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starting all over
in US

I've officially started my new WIP, on 25th December 2008. I've been pondering this for some time now and had made some notes in my diary. I had also written the first chapter longhand in the journal.

When the story started bubbling, I had a different premise. As I revised the MS I am currently shopping, the premise of the new MS (titled NOT A WAR)changed to one with political overtones. Perhaps, because of what is happening all around me. I am not sure what to make of this change. Whether this should be a more social issues oriented novel, or like I said the modified political one.

I am, for now, writing in the first person--though, I have yet to find the voice of my character. This character is a less roguish, more introverted version of Dilbar (for those friends who know Dilbar from The Dickens Challenge, you know he is a scoundrel.) He'll have traits of Dilbar, but I can't find that mid voice he should have.

I'm not even sure it should be in first person. The only way to find out is experiment with a few chapters.

Well, it's early days yet. My target a 1000 words a day, to get the first draft done in a 100 days.

Let the games begin.

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What an exciting post this day after Christmas! I have been thinking similar things, although I've been thinking of starting my Dickens Challenge all over from the beginning and rewriting it. Hmm. I'll let you know. Good luck!

Hello Lisa,
Yes, I've been excited all along as I thought through the story line. Now that the actual writing is at hand, pragmatism is taking over, controlling some of the enthusiasm.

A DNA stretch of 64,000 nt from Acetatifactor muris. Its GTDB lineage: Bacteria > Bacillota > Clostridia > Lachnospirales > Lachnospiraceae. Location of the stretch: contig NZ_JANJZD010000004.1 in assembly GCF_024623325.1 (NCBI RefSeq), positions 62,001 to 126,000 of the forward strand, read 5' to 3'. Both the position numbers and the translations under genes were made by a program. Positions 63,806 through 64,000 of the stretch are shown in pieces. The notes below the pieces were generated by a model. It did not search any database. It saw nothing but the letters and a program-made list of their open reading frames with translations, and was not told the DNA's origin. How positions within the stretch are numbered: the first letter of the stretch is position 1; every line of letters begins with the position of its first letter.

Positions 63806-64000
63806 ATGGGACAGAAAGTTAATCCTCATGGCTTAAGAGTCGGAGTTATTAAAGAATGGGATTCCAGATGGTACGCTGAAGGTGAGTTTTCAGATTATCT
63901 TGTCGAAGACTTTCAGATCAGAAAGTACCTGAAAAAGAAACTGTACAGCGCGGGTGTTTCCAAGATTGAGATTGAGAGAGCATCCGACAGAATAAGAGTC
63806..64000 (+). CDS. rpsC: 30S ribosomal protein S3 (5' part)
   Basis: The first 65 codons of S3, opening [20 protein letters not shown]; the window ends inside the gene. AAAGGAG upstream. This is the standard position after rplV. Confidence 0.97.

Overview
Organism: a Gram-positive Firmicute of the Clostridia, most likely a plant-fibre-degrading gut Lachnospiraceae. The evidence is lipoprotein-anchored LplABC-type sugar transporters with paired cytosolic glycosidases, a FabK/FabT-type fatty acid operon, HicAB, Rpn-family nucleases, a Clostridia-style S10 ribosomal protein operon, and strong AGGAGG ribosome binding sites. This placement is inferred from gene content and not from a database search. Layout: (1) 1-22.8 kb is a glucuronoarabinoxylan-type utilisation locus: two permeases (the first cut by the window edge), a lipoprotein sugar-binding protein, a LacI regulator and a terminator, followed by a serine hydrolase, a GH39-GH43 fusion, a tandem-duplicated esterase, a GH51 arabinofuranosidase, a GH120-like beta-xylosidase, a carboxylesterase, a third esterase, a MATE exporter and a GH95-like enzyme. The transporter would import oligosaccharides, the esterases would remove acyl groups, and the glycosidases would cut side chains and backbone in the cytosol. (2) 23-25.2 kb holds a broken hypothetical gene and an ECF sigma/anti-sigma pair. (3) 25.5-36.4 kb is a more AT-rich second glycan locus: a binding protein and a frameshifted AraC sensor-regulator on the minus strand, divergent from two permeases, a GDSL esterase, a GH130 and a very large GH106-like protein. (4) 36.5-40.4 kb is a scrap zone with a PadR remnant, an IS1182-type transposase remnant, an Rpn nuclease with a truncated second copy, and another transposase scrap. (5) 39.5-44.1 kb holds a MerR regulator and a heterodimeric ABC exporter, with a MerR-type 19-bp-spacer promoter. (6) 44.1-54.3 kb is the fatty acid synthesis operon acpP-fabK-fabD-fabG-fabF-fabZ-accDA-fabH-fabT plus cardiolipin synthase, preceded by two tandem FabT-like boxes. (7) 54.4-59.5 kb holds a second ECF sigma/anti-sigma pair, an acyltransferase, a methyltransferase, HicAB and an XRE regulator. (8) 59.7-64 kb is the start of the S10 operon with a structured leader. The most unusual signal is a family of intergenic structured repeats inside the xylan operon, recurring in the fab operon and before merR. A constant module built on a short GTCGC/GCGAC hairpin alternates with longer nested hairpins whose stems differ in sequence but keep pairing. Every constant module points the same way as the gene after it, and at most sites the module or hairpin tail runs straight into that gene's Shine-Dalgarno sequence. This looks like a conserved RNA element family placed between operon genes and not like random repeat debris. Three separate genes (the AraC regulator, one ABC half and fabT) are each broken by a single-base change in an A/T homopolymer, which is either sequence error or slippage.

Oh yes, please do start your writing, or rewrite. I'd love to read your work.
Thanks for the good luck.

Starting Over

Usman --

Congratulations, and all good wishes. I loved Dilbar and know you have another great voice inside you.

At the moment, I'm also trying to do 1000 words a day, with mixed results; sometimes it's a snap to do 2000, other times I can barely get 500, although I just stay there, cranking it out, until I get to 1000. It's a grind sometimes, but it's great to see the stack of pages get thicker.

Starting January 1, I'm going to be hosting a different blogger each week in the Blog Cabin area of my site. They're all people who are fully engaged in living creatively -- novelists, composers, screenwriters, songwriters, painters, etc. Some of them are famous -- we'll have two Oscar winners, for example -- and some of them are just good. They'll all be talking about creativity -- what it is to them, how they experience it, how they practice it, how they build it into their lives. We're starting with a terrific British mystery writer named Christopher West. I think you'll find something there most weeks that will be helpful to you. I've learned a lot just editing them.

Keep writing.

Timothy Hallinan

Thanks for the wishes.
part of the difficulty at this stage is structuring the story. I'm not an outliner. I'll be visiting your blog regularly, and can imagine the excitement of talking to people who are involved in the creative life. There would be so much to learn from others who have tread this path with success.